Former NFL Star Plaxico Burress to NFL Rookies:
Oct 26, 2008; Pittsburgh, PA, USA; New York Giants wide receiver Plaxico Burress (17) warms up before the game against the Pittsburgh Steelers at Heinz Field. Mandatory Credit: Jason Bridge-USA TODAY Sports

Plaxico Burress knows a thing or two about how poor decisions can derail a career. Now he wants to pass that knowledge along to incoming NFL rookies.

Former New York Giants and New York Jets wide receiver Plaxico Burress is sending a message to all the young hopefuls coming into the NFL. No one knows more about poor decisions can come back to haunt you more than Burress, who shot himself in the leg with an illegal gun back in 2008 which led to a 20-month prison sentence. He also has had repeated run-ins with the law and money problems that never seem to end.

In a letter published today in The Players Tribune, Burress outlines many of his transgressions and warns young players about the pitfalls they may encounter after becoming professional athletes. 

“You’re going to make mistakes. You’re going to lose money in a bad investment or give money to somebody you shouldn’t. Almost everybody does. Which is why you need to take it upon yourself to learn about how money works and how business works…Don’t expect somebody else to teach you.” 

Burress made an estimated $30 million over his 12 year NFL career and it went almost as fast as it came. He cites the league’s inability when it comes to helping players manage their fortunes as well as outsiders leeching off him. If he knew then, what he knows now, he would have done it all differently.

After getting drafted by the Pittsburgh Steelers, he felt as if he was on his own once he signed his rookie deal worth $5.5 million. He attended the rookie symposium which is geared to lay out all of the potential issues facing young players coming into the NFL.

“After the symposium, I could put a condom on a banana, but I still didn’t know how to write a check. But nobody did.

I’m not blaming the NFL. At the end of the day, it was my life and it was my money, and I should have taken the necessary steps to educate myself to protect what I had earned — and so should you. Because you’re going to be a target. I’ve been sued more times than I’d like to count. Sometimes, people sued me because I owed them money — which was a result of me being a bad businessman and not managing my finances well.

But sometimes I felt like I was getting sued just because I had money.”

As for personal behavior, Burress says he did things then that he would never think of doing now.

“I had it all — money, fame, a Super Bowl ring. I was ballin’, on the field and off. I was living the dream…Then, in 2008, I took a gun into a New York City nightclub, and everything changed.”

But it was prison that changed him the most. He had gone from being a revered athlete who caught the winning touchdown in the Giants’ improbably win over the New England Patriots in Super Bowl XLII to an inmate with no identity and a basically forgotten soul.

“I went from being an NFL superstar to basically being put in a cage for 17 hours a day. I cried so many nights that I lost count. I thought about all the playground legends from my hood who were better athletes than me, but they stayed in the hood doing the same things they had always done, smoking the same things they had always smoked and getting caught up in that life.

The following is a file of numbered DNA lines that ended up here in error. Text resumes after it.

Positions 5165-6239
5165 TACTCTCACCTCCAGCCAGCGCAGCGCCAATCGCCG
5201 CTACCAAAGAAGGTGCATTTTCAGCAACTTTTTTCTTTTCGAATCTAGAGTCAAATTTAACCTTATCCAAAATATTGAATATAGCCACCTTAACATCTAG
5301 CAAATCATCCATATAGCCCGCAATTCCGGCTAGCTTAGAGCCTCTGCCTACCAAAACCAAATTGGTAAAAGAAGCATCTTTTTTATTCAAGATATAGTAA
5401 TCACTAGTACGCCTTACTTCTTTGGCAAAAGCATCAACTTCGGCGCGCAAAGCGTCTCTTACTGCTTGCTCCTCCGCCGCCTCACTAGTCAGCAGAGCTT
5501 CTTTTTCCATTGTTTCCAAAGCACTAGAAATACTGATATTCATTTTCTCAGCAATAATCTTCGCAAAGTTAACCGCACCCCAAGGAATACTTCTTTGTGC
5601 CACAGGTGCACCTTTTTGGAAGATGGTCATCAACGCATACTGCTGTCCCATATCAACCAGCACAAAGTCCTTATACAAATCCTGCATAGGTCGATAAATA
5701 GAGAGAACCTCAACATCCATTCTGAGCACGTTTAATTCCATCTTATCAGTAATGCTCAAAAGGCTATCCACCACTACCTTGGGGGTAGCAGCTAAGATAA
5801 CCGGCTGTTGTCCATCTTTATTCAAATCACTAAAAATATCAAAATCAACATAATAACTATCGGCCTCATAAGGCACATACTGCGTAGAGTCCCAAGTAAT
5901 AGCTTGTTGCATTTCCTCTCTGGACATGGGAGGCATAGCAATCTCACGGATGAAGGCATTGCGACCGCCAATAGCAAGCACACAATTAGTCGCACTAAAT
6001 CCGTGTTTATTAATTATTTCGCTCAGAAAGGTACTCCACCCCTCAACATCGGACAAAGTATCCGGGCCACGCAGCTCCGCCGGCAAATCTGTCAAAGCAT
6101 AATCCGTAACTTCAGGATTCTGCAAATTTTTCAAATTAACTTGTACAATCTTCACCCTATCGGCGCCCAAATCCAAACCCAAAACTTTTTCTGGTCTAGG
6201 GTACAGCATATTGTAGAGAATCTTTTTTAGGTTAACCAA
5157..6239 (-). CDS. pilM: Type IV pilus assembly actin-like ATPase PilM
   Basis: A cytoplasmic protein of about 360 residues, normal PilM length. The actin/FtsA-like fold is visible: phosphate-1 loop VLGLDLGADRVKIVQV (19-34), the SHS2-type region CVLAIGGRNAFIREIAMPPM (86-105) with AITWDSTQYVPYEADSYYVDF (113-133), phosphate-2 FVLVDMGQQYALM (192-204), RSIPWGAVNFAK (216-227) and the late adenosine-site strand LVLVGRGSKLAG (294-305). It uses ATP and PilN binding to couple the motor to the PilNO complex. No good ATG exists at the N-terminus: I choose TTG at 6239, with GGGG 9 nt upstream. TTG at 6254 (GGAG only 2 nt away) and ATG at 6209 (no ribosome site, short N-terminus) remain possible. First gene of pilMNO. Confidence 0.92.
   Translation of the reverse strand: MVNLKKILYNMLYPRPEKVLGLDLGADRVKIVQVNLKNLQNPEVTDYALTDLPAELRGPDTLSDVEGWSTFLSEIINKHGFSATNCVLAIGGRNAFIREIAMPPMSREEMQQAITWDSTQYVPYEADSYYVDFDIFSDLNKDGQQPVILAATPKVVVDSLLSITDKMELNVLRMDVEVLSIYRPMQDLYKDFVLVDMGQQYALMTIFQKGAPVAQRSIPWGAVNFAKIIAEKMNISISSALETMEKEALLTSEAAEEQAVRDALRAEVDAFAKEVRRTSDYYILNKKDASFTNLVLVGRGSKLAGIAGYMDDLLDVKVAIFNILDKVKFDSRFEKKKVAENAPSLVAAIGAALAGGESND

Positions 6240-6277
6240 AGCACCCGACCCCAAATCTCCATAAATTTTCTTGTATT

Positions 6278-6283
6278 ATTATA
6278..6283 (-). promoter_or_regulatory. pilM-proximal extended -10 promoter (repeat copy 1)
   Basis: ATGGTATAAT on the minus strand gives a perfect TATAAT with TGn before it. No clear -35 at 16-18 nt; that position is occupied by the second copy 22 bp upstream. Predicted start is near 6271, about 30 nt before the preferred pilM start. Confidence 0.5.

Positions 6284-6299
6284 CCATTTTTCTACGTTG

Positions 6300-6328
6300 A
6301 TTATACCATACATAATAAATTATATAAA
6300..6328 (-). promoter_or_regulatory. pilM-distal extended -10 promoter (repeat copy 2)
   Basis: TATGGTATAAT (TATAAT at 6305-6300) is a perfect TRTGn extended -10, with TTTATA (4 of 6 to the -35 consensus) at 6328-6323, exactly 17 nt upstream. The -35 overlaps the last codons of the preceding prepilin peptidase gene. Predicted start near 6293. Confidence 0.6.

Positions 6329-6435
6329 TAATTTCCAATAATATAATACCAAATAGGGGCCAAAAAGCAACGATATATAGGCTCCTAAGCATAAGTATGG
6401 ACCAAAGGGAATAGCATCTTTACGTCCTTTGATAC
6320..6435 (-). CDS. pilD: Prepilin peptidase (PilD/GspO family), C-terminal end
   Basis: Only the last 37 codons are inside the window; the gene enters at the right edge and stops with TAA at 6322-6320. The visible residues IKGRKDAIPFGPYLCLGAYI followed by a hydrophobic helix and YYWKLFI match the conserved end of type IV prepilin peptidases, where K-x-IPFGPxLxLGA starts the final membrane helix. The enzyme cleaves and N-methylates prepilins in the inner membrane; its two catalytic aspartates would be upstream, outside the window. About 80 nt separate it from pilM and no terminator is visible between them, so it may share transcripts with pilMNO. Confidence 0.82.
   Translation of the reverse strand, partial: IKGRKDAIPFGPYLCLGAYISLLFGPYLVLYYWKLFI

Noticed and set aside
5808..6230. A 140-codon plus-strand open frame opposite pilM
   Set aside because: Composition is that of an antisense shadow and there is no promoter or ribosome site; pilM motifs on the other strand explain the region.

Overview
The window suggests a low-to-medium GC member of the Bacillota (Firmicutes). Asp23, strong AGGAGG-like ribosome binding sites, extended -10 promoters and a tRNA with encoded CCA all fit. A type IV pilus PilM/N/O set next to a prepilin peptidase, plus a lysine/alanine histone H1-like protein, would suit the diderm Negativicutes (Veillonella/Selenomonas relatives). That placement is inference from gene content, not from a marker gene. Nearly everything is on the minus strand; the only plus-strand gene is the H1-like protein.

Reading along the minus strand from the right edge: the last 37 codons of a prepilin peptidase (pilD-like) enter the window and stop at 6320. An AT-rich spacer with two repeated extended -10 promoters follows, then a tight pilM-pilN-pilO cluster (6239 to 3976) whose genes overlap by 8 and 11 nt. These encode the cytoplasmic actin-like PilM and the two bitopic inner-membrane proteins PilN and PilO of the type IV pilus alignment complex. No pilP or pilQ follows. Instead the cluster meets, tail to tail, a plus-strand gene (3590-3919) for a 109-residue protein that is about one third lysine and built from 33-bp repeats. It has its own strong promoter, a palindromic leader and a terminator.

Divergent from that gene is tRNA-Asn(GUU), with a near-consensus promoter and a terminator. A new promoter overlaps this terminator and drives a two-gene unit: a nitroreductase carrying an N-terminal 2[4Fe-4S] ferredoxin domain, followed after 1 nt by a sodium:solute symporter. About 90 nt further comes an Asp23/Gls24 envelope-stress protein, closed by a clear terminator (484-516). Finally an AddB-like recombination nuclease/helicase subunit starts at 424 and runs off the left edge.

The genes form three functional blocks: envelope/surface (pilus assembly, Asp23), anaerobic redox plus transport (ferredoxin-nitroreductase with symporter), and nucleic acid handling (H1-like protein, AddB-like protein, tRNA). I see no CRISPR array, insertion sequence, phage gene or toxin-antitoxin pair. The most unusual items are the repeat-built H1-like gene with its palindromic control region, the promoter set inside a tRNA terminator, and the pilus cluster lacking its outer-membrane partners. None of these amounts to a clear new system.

But not me. I got out. I earned my way out. I had worked my whole life to get to where I was, and I threw it all away with one stupid decision. Now I was serving food in the prison cafeteria, mopping floors and cleaning toilets.

That puts things into perspective.

If you take one thing away from reading this, I think it should be that you’re not as special as you think you are. You’re not more important than anybody else just because you play in the NFL.”

The letter is more telling and helpful than anything the league or any agent can produce. It is coming from a man who has walked the walk and no the is talking the talk. Hopefully, it will reach many of these young men and sink in like an episode of Scared Straight.

“I always hear retired guys who have been through some shit in their lives say things like, ‘I wouldn’t change a thing because it made me who I am today.’

But would I change anything?

Hell yeah, I would.”

The letter appears to be heartfelt and direct. He’ll get nothing out of it except possibly some redemption and maybe the chance to help keep some of these young men off the police blotter and bankruptcy court.

“A lot of what I lost, I’ll never get back.

I can’t take back what I did. But my goal is to educate young players coming into the league so they don’t make the same mistakes. You’ll have a lot of people giving you advice, and it’s going to be tough to sort through the bullshit. So if you ever need somebody to talk to — somebody who’s gonna give it to you straight — hit me up on Twitter @plaxicoburress. I’m always down to help.

In the meantime, good luck. You’re in the NFL. And if you make the right decisions, you have a great life ahead of you. Just do your thing, be smart … and ball out, man. Because you’re living the dream.

Just don’t f*** it up.”

Nice job, Plaxico. Bravo.

Special thanks to the Players Tribune for the use of the article and it’s contents.

John Fennelly has been covering the New York sports scene on the Internet since 1997. He has advised and been published on dozens of prominent websites and in major periodicals and can been heard on sports talk radio stations all over the dial. Before embarking on his career as an accredited journalist, John held several management positions in a successful 25-year career in the financial industry. He holds a degree in New Media/Journalism from Queens College.